Microscoft Files for Patent on Anti-Piracy Technology
Microscoft, long an outspoken opponent of software piracy, filed a patent application Thursday for what they've termed
"Installrot Technology." Illegally produced copies of Installrot-enhanced software, Microscoft claims, can still be
installed on user's computers, but over time they start experiencing mysterious bugs and crashes more
and more frequently. Eventually, Installrot developers hope, the user will become so frustrated that he or she
will have to reinstall the software just to get it to work properly again, perhaps this time from a legitimate copy.
Critics immediately attacked Microscoft's application on technical and legal grounds. Numerous
industry experts pointed out that legitimate copies of their software act exactly the same way, though at least
two or three other industry experts have responded that developing software that requires frequent
re-installation would at least prevent too many people from using any single copy of the software,
whether legal or pirated.
Alpo Computer immediately filed its own competing patent application for the technology,
claiming that they really developed Installrot technology first, or at least stole it
from Xerox's Parc Division before Microscoft got its grubby paws onto it.
Industry analysts have expressed concern that Alpo's patent application is even broader in scope than
Microscoft's and that, if Alpo were to get its way, Microscoft might have to pay royalties to Alpo each time
its software crashes, not merely when it has to be reinstalled.
If such royalty requiriements were upheld in court, it would be cheaper for Microscoft to buy
Alpo Computers outright at its current stock price.
Hell Computers Introduces New "Hoodscoop" Line of Computer Cases
Hoodscoop technology to cool the processors and graphics cards of tomorrow
"The average power consumption of modern desktop processors and graphics cards has been increasing by
more than 67% per year" according to Hell spokesman Lucy Furr. "By 2006, we can expect
a typical desktop computer will dissipate more than seven thousand watts just sitting there. Multiprocessor workstations
and high-end gaming systems supporting multiple displays will consume still more power--we estimate an average of
18,500 watts--and give off correspondingly more heat."
"In Hell, 'PC' stands for 'Proactive Computing,' and we're designing our PC cases today for the needs of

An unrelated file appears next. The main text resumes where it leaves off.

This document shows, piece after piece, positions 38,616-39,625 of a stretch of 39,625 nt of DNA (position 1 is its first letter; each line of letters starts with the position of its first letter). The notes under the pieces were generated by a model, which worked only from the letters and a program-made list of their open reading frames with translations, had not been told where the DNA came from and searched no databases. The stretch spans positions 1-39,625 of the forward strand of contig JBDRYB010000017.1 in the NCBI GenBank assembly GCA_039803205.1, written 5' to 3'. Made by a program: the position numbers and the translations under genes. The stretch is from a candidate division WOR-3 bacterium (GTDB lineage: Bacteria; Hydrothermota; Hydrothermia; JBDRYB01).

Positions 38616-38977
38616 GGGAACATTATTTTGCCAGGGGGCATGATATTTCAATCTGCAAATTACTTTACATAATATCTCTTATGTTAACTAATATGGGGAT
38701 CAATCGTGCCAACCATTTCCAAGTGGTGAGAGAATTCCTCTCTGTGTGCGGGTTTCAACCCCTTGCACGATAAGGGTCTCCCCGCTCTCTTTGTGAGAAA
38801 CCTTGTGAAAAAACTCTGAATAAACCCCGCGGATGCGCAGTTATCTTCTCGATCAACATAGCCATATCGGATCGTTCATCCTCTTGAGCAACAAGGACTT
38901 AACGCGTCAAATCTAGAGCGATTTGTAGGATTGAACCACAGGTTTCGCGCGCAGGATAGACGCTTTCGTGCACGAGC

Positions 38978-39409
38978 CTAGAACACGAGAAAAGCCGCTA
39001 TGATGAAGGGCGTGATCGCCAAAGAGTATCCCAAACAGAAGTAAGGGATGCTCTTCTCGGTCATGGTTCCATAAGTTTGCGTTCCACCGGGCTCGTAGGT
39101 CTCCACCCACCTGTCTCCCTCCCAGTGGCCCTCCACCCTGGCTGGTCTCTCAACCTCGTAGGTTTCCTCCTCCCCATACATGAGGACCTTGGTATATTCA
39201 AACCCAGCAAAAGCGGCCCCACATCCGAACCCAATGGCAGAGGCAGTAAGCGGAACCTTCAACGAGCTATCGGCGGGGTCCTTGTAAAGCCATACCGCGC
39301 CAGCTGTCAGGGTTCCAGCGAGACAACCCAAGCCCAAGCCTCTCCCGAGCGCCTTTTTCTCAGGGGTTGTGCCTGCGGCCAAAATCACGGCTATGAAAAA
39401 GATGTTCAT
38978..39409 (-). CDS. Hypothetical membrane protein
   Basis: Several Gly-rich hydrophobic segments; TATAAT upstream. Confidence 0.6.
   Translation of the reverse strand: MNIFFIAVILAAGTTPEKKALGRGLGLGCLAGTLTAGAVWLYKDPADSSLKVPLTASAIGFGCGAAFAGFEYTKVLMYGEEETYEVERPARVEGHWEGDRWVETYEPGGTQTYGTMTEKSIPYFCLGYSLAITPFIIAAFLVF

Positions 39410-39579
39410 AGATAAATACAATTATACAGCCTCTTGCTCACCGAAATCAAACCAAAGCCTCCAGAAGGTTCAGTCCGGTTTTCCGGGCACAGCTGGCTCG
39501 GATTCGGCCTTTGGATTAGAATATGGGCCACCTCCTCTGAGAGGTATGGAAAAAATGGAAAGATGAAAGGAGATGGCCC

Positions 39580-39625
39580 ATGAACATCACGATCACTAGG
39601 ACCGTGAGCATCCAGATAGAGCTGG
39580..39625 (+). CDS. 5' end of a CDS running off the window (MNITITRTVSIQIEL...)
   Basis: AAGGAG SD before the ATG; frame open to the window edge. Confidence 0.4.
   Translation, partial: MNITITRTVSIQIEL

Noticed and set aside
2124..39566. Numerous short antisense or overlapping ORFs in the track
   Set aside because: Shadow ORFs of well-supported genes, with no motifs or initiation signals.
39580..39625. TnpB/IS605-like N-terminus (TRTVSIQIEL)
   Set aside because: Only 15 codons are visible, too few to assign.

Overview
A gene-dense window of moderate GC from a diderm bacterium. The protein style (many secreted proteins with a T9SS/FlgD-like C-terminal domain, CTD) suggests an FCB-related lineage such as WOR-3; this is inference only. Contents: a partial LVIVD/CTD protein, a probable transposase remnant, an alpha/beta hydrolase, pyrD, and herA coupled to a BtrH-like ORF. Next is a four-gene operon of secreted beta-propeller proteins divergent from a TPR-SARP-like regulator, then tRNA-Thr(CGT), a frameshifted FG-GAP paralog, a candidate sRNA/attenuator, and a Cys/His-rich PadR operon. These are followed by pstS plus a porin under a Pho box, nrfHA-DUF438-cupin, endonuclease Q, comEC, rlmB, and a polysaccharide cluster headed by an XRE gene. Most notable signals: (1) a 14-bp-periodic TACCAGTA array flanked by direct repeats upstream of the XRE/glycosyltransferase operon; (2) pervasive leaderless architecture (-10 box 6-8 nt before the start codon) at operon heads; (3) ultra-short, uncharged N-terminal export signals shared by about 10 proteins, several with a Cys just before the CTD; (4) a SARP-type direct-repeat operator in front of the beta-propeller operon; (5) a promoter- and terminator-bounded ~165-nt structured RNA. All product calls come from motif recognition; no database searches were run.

tomorrow. We were the first computer manufacturer in the central Texas area to supply 2500-watt
power supplies in our standard models, and the second to provide the added-value option of
high-airflow cooling fans to prevent the power supply from melting."
"But it won't be long before computers consume far more than a mere 2500 watts. That's
why we've developed Hoodscoop Technology to ensure that adequate airflow reaches the
parts of your computer that need it the most."
"In a typical case design, air is drawn into the case haphazardly through randomly scattered holes, gaps, and slots, and
then pushed out of the case by a few fans on the back, often placed no more than an inch or two away from the same air holes
which draw the hot air right back into the case. With Hoodscoop Technology the air inlets are isolated
from the case: cool air flows through the intake manifold, passes through a highly-efficient filtration system to remove
airborne dust and contaminants, and is piped straight to the CPU and graphics card. The original beta version also included
a highly sophisticated carburetor to produce a precise and consistent gasoline-air mixture which was then sprayed onto
the CPU heatsink, but this has been removed in the production version, so just forget all that stuff that was in the papers
about our beta test sites exploding."
"Finally, the air is pumped out through stylishly chromed exhaust pipes to a safe distance from the CPU. As long as
no flammable materials or important body parts are near the air outputs, the computer operator will almost certainly be
safe, too. Just remember to replace the air filter regularly with genuine MOPAR filters, and to plug each of the power
supply's nine AC input cables into a separate circuit, and you'll enjoy years of state-of-the-art performance
from your Hell computer."